Friday, October 25, 2013

What sustains me?

How do I do what I do?

Some people I know praise me for what I’m doing here in Honduras. My only response is to say that this is where I feel God is calling me to be and here I find great joy.

But how do I keep going?

Sure there are headaches – spider bites, car breakdowns, people not showing up on time, indigestion and diarrhea.

Sure there are great evils I see about me – people with not enough to eat, friends whose children suffer from treatable ailments, domestic violence, corruption, inequality, and more.

It could get overwhelming – and at times it does.

But how do I continue to thrive here?

This morning I read an article from the November 4, 2013 America on Father John F. Kavanaugh, S.J., whose book Following Christ in a Consumer Society is, I believe, a book that all North American Christians should read.

The author, Jeanne Schuler, a professor at Creighton and a former student of Fr. John Kavanaugh, ends her article with a list of five ways that he laid out “to stay rooted in our humanity in everyday life.” They are what sustain me.
  1. daily prayer and meditation to fight the emptiness endemic to consumer culture
  2. the cultivation of committed relationships in which we are known and loved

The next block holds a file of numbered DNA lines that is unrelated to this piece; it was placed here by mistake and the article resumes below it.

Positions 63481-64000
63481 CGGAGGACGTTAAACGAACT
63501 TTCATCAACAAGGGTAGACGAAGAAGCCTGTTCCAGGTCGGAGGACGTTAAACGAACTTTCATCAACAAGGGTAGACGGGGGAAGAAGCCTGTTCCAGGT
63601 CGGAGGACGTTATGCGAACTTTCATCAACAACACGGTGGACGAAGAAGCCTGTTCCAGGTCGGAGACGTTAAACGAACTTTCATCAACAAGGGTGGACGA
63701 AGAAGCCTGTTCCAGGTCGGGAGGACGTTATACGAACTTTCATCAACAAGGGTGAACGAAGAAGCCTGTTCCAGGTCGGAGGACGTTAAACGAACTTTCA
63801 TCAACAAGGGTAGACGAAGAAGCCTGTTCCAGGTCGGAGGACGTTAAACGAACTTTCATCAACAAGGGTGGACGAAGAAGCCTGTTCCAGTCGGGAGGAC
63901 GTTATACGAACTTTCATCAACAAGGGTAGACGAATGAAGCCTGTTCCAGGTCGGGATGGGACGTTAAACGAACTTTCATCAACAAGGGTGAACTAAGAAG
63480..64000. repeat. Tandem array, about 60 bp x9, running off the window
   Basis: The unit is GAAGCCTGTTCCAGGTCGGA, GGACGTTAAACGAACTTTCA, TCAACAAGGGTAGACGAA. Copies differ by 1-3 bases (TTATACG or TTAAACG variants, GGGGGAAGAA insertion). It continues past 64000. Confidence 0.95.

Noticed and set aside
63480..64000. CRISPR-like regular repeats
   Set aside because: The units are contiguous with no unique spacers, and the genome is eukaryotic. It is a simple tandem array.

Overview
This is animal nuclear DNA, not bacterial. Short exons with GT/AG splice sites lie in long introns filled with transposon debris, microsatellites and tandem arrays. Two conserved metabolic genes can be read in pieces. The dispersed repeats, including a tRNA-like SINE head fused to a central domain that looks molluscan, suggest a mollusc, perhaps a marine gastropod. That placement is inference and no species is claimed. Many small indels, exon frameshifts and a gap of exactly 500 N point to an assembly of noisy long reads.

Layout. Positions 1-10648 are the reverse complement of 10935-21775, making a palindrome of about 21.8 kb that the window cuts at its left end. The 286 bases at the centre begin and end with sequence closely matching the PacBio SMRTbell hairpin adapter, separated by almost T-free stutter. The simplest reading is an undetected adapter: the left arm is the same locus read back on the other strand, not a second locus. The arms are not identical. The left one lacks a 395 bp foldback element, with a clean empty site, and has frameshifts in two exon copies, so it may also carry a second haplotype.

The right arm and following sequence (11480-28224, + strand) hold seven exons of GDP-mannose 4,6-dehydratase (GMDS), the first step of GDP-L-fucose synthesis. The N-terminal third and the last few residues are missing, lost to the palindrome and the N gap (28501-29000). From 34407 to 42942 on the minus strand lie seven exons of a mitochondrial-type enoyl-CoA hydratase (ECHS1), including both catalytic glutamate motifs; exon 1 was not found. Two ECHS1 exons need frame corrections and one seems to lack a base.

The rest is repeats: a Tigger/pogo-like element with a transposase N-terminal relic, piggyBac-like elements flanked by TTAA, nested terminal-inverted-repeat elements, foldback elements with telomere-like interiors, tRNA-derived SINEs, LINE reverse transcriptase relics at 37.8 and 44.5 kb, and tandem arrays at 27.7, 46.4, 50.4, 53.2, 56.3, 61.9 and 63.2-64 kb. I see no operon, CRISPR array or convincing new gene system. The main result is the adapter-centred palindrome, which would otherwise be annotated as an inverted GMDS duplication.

3. the delight in things that simple living makes possible
  4. the lifelong work for justice
  5. ongoing involvement with those at the margins, who show us the beauty in simply being persons 

When one of these aspects of life is lacking, I find myself floundering.

When I am graced with time for prayer – especially in the morning or with the worshipping communities of the Dulce Nombre parish, 

with friends like the Franciscan sisters in nearby Gracias, 

with the joy of joking with kids or gazing at a beautiful landscape, 

with the chance to share my concerns about injustice through my blog,

with visits to the rural villages,

then I feel more human and, therefore, more in contact with God.

All of us need to open ourselves to way to live these ways. I’ve been blessed to find it here in Honduras. Others find it in caring for a child with disabilities, in being a welcoming presence in an office, in serving others through their careers, in sweeping the streets of our cities.

When we start to do this, God can make big things happen through our small deeds.

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